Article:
I want to help the President and I need your thoughts.
Is President Obama about to follow the ignominious example of GB I, George Bush, The Elder?
Remember, “Read my lips. No new taxes!”?
Remember, “John McCain will tax your benefits!”
Well BHO seems about to cave on his campaign pledge.
At least GB I could argue that the campaign promise was bad policy and the flip-flop was forced by economic realities.
Oh that BHO could make the same argument!
I have often railed against the taxation of benefits in this space. I think it is bad politics, bad economics, and bad health policy. I am certainly not the only one. Frankly, I think President Obama’s capitulation on this issue demonstrates profound political weakness and an astounding ignorance of health insurance.
A new idea.
But in the spirit of compromise, I want to offer a new idea. It may not be the best suggestion for financing health care reform, but it builds on at least one stated goal of the tax my benefits people – containing costs.
But instead of penalizing people whose only control over costs is to use fewer services, my idea targets the folks who actually have some impact on the health care market – the insurance companies.
Tax the insurance companies
Wait, you say, we are already taxing insurance companies, and those just get passed along to consumers. But alas, I say, let’s build on the “Cadillac” idea of an excise tax. Tax the increase in the total cost of a Plan’s book of business. By imposing an excise tax on increases over a base level of costs, it could provide an incentive for insurance companies to manage their provider contracts and book of business costs.
This table illustrates how that would work.
The tax would be imposed on gross premiums and not on profits. It would be payable just as any other cost of doing business, but would not be deductible as a business expense. Space doesn’t permit me to dwell on the negatives of taxing benefits at the individual level. I encourage you to click on the category “tax policy” to the right to see my earlier thoughts on this subject.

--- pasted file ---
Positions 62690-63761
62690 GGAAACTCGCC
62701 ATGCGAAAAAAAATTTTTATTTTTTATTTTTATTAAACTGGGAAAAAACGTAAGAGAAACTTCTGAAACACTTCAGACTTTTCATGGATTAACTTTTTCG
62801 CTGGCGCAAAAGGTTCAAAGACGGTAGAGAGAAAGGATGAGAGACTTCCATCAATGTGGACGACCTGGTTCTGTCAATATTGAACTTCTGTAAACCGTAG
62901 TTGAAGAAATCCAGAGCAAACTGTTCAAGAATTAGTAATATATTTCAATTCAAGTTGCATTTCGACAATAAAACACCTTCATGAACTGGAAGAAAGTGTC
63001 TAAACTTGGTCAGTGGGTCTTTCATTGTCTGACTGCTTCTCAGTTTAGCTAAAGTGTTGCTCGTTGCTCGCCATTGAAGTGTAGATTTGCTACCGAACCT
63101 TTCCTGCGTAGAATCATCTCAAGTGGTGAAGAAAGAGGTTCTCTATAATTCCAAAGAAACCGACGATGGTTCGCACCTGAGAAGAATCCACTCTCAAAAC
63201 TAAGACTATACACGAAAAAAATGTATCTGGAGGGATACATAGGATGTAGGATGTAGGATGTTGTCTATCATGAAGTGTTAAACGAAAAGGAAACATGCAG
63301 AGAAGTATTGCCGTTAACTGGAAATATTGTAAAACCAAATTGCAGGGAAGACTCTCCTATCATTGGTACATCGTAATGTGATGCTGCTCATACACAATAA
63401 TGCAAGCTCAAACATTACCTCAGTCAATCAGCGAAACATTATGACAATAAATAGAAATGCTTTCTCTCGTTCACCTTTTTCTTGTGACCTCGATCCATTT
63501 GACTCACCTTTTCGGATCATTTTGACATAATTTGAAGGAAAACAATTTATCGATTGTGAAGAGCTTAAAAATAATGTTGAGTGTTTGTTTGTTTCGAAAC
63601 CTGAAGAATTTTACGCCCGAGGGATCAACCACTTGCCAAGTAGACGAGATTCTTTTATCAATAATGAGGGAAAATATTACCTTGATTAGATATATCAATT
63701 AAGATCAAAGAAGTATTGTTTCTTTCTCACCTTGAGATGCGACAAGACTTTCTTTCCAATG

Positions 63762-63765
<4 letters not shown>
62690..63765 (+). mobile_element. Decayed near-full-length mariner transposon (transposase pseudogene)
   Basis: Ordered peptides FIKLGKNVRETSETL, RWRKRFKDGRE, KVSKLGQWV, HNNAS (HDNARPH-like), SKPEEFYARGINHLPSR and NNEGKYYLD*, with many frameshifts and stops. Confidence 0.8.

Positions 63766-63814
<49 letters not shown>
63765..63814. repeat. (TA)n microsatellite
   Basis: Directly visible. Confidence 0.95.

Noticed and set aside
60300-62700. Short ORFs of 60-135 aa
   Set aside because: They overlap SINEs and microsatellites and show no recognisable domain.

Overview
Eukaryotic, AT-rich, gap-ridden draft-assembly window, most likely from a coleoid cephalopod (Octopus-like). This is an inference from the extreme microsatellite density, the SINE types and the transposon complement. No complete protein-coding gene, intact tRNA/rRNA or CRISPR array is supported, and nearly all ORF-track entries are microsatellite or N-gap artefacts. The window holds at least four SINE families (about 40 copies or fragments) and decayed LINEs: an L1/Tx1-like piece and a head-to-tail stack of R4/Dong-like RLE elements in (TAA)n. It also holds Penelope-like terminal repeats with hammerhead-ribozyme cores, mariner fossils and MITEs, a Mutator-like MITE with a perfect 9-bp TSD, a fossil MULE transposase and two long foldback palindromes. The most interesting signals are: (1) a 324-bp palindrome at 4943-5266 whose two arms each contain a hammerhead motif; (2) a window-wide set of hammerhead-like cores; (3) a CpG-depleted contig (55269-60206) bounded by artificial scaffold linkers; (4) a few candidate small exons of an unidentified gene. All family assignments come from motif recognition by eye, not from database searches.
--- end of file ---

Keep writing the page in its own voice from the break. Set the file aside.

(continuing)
Taxing insurance companies achieves several objectives that taxing individuals does not.
As an employee benefits professional who has spent a career trying to “manage health care costs,” I often find criticisms of insurance companies unjustified. After all, they are only trying to do what we hire them to do.
An excise tax on total premiums could do what individual employers have failed to get their carriers to do – negotiate better prices with providers and manage utilization. They are the only ones in the private market space who can do that. Employers, despite many innovative efforts, have not succeeded. And individuals are absolutely powerless.
Equally important, imposing the tax on a carrier’s (or a TPA’s) book of business, avoids the inequities inherent in smaller group pricing. The myth of taxing “Cadillac” plans is that these are “rich” plans. An employer’s cost is impacted first and foremost by the age and illness burden of its population, then by cost sharing and benefit provisions.
An excise tax on insurers and third party administrators (a phenomenon that BHO and Congress seem oblivious to) is simpler, more equitable and is focused on entities that can actually impact the total cost of health care.
It would be payable even when the company otherwise made no profits.
Because it is focused on fewer entities, it would be less of an administrative burden on the system and easier to enforce.
The alternative – taxing individual plans – is an unforgivable political and policy blunder.